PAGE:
New findings from the Chandra X-ray Observatory have provided a major advance in understanding a type of supernova critical for studying the dark energy that astronomers think pervades the universe. The results show mergers of two dense stellar remnants are the likely cause of many of the supernovae that have been used to measure the accelerated expansion of the universe.
These supernovae, called Type Ia, serve as cosmic mile markers to measure expansion of the universe because they can be seen at large distances, and they follow a reliable pattern of brightness. However, until now, scientists have been unsure what actually causes the explosions.
This NASA/Chandra X-ray Observatory animation shows two white dwarf stars merging into a supernova.
“These are such critical objects in understanding the universe,” said Marat Gilfanov of the Max Planck Institute for Astrophysics in Germany and lead author of the study that appears in the Feb. 18 edition of the journal Nature. “It was a major embarrassment that we did not know how they worked. Now we are beginning to understand what lights the fuse of these explosions.”
Most scientists agree a Type Ia supernova occurs when a white dwarf star—a collapsed remnant of an elderly star—exceeds its weight limit, becomes unstable and explodes. Scientists have identified two main possibilities for pushing the white dwarf over the edge: two white dwarfs merging or accretion, a process in which the white dwarf pulls material from a sun-like companion star until it exceeds its weight limit.
Image left: X-ray, optical and infrared composite image of galaxy M32, one of six galaxies used in a study to examine properties of Type Ia supernovas
Because these two scenarios would generate different amounts of X-ray emission, Gilfanov and Bogdan used Chandra to observe five nearby elliptical galaxies and the central region of the Andromeda galaxy. A Type 1a supernova caused by accreting material produces significant X-ray emission prior to the explosion. A supernova from a merger of two white dwarfs, on the other hand, would create significantly less X-ray emission than the accretion scenario.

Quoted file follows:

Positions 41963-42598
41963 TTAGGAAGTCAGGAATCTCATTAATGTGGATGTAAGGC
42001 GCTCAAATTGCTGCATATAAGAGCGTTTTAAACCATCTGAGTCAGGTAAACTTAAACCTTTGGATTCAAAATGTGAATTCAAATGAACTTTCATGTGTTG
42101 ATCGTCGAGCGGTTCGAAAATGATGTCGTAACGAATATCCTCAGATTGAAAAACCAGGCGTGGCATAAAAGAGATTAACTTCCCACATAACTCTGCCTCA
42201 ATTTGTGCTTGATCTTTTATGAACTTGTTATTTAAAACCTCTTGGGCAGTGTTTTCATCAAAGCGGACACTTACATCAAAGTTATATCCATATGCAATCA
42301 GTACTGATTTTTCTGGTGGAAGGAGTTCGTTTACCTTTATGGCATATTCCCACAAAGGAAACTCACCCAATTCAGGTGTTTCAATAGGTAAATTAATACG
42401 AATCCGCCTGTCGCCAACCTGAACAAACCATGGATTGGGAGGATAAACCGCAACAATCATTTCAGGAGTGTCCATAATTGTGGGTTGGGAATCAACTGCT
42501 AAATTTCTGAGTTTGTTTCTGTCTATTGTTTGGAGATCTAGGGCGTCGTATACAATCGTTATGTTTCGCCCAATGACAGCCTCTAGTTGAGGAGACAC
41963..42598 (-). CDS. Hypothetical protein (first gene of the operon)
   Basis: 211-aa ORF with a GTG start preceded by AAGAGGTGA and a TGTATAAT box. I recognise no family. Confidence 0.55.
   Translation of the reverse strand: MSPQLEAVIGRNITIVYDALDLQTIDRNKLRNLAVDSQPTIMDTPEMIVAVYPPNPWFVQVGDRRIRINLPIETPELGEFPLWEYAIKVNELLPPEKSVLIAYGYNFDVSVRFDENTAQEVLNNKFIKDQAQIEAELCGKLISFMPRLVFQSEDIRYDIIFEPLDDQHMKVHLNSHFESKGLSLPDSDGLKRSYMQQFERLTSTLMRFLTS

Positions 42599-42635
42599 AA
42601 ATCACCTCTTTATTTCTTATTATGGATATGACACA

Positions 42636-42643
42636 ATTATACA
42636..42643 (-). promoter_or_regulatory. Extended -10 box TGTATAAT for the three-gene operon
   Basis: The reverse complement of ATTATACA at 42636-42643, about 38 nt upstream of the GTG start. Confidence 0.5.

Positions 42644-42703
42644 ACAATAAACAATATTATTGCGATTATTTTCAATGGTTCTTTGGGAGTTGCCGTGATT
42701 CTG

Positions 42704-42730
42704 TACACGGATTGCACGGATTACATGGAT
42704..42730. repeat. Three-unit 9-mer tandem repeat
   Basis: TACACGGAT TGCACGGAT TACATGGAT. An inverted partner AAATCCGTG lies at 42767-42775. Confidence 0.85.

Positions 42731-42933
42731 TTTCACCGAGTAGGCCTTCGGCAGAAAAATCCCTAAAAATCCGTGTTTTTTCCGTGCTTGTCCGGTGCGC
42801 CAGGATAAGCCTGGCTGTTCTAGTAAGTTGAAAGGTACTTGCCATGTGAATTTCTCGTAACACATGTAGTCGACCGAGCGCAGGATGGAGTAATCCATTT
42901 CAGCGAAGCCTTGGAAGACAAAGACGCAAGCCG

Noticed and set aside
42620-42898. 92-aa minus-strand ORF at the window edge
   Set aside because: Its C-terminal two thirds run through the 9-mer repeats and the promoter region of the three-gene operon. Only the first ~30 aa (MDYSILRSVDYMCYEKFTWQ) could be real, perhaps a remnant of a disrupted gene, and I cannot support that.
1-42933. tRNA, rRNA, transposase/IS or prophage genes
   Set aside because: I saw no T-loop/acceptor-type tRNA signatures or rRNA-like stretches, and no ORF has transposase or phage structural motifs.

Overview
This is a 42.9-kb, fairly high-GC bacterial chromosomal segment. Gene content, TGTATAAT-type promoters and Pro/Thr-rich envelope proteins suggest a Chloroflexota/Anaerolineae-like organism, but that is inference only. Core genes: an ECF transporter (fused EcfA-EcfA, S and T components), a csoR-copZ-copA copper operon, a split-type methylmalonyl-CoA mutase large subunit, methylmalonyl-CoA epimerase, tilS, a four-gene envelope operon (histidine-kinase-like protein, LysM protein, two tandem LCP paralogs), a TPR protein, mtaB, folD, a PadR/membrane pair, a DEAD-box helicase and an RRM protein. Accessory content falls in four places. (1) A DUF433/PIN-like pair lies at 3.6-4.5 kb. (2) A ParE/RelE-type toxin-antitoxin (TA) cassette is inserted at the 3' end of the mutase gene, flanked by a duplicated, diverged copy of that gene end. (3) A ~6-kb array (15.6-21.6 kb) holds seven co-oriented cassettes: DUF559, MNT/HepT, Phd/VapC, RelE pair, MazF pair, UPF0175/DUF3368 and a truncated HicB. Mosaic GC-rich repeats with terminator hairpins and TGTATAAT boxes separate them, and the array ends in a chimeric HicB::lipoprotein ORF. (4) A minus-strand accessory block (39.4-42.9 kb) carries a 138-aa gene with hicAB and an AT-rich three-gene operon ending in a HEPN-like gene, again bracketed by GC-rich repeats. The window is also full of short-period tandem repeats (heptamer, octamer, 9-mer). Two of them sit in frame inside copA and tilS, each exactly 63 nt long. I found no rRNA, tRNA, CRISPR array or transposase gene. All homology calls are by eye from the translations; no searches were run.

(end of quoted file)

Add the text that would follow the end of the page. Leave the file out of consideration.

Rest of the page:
The scientists found the observed X-ray emission was a factor of 30 to 50 times smaller than expected from the accretion scenario, effectively ruling it out. This implies that white dwarf mergers dominate in these galaxies.
“Our results suggest the supernovae in the galaxies we studied almost all come from two white dwarfs merging,” said co-author Akos Bogdan, also of Max Planck. “This is probably not what many astronomers would expect.”
“To many astrophysicists, the merger scenario seemed to be less likely because too few double-white-dwarf systems appeared to exist,” said Gilfanov. “Now this path to supernovae will have to be investigated in more detail.”
NASA’s Marshall Space Flight Center in Huntsville, Ala., manages the Chandra program for NASA’s Science Mission Directorate in Washington. The Smithsonian Astrophysical Observatory controls Chandra’s science and flight operations from Cambridge, Mass.
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